Jac, Mark and I then embarked on a mission to soak each other with a Super Soaker gun, so the rest of the group moved to the front of the house and decided a “homeless-style” fire was in order. We searched for a barrel to fill full of wood. It was then that we discovered, in a large barn, the coffin. And behind it, the headstones. Now, at 12 o’clock at night, in the pitch black, this is not something you really want to find. After bravely venturing in and running out screaming several times, we decided enough was enough, and found a barrel outside instead. Which, as it happens, was full of the most foul-smelling ash you could imagine. God knows what was burnt in there, but throwing caution to the wind I emptied it out. If it was a person’s remains, they are now happily sitting in the middle of a driveway, possibly being driven over every time a car passes. Apologies, Mr Burnt Man, I can only hope you didn’t ironically die in a car crash or something.
It later turned out that the building was used by the local synagogue for storing headstones and coffins, which they come along to collect every week. We rapidly reappraised the “bargain” that Alex had managed to find, and decided that a house without smelly ash, dark mysterious barns, headstones and coffins would be worth the extra loot.

Will’s Wedding

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Ring ring.
“Morning Jac.”
“Whhhh?”
“It’s 7.30 in the morning.”
“Nggggh.”
“Is your smoke alarm beeping?”
“Whhhh…. no.”
“Right. Bye.”
“Bye.”
And so ended our stay in Fawlty Towers. It had begun so well. Michelle, Jac and I had been invited to Will‘s wedding in Raunds, Northamptonshire. It was an unusual invitation, as out of the three of us, I was the only one to have met him, and even then only twice. Still, we did manage to get the bride and groom together through the [email protected] internet dating website. Jac and I had each developed a spoof profile of ourselves, and I invited Will along for the ride. He, though, decided to do a real one (here it is), and promptly met his wife-to-be. We sensed a good time was in the offing, and accepted the invitation.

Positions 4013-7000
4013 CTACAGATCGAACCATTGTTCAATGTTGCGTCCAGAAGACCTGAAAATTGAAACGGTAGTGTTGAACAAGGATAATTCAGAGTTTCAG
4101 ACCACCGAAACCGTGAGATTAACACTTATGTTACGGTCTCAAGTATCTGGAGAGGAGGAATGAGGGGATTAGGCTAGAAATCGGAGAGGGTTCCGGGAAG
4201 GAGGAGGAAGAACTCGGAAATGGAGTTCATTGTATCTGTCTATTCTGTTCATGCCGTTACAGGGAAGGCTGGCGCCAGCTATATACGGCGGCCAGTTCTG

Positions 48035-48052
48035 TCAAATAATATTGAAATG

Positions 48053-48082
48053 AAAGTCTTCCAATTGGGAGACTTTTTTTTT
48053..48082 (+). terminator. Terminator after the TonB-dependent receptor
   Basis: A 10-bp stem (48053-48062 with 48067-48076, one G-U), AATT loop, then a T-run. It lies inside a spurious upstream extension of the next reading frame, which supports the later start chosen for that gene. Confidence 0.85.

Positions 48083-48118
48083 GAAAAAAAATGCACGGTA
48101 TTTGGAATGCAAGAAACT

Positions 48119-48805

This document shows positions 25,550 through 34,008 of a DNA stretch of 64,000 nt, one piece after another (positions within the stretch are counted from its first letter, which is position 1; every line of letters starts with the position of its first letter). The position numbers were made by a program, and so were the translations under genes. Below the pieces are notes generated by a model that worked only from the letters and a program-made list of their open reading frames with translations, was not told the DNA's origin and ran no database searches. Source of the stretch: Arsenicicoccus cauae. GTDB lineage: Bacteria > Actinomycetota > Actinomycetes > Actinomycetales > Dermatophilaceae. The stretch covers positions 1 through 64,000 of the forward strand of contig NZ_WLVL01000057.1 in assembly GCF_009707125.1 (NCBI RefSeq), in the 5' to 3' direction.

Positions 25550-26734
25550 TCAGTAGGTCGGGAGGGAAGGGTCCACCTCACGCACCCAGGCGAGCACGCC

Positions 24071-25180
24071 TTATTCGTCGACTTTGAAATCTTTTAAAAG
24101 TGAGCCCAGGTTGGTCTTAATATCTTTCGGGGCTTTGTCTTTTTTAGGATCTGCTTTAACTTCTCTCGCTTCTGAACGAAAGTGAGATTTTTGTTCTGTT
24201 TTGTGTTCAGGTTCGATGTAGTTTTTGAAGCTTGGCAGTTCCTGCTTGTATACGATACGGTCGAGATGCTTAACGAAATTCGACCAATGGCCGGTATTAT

Will’s Wedding – Part 1, “The Build Up”
We set off from Jac’s house in Watford at 1.30 on Saturday afternoon, arriving at 3.15 in Rushden, well in time for the 4.30pm wedding. In our haste, we had discarded the idea of working out where the Rilton Hotel was, deciding that the area was probably only a small village and it would be easy enough to find.
Half an hour later, and with Jac’s expletives getting ever more forceful, we decided to stop at a local newsagents and ask directions. It turned out we had passed it twice in our search through the surprisingly large town. It was an impressive building, and as we swung into the car park, we noted the large sign outside – “Warm Welcome”, “Licensed Bar” and “Restaurant”. Jac, pleased at the reference to a bar, sped up the ramp.
The car park must have had over 70 spaces. Sadly, not one of them contained a car. “Ah.” muttered Jac, as it sunk in that the hotel may not be as popular as it claimed. After parking the car pointlessly neatly in the second space Jac chose, we wandered in to get the formalities done.
“Hello?” My voice echoed down the corridor. There seemed to be no-one around, and wrought-iron shutters blocked the entrance to the spirits bar and restaurant. We ventured down to the end of the corridor, where there appeared to be a reception area. That also had the shutters down. I went upstairs – not a soul. Michelle studied the reception board, and noted that there was a Bridal Suite. Jac’s eyes brightened. “Oh, thats kind,” he said, “I wonder what flavour?” His face slowly slumped as he revealed, “Oh, I thought you meant some kind of complimentary confectionary…” In an effort to redeem himself, he found a phone number taped to the reception area. He rang it. It turned out that the receptionist was at home, and asked if we could hang around for a couple of hours. We pointed out that the wedding was less than an hour away. “I’m on call, you see,” the receptionist said. We bartered. Finally, the best she could manage was 20 minutes. She turned up half an hour later.
In 10 minutes, we had changed into our finest clothes and were in the car, speeding down the motorway to the church.

Will’s Wedding – Part 2, “The Main Event”
The people of Northamptonshire are possibly the slowest drivers in the world. And Will’s wedding day was not the the best time to find that out. Constant cursing and more than a little swerving ensued for the next 15 minutes, before we somehow managed to find the designated car park, with 4 minutes to spare. As we parked up, I reached the last sentence on the sheet of directions: “This car park is approximately 5-10 minutes walk from the church.” More swearing. We ran to the church, and found the service already underway. Another curse passed Jac’s lips. As I opened the huge church door, the entire congregation turned round and stared at the naughty latecomers. I grinned inanely.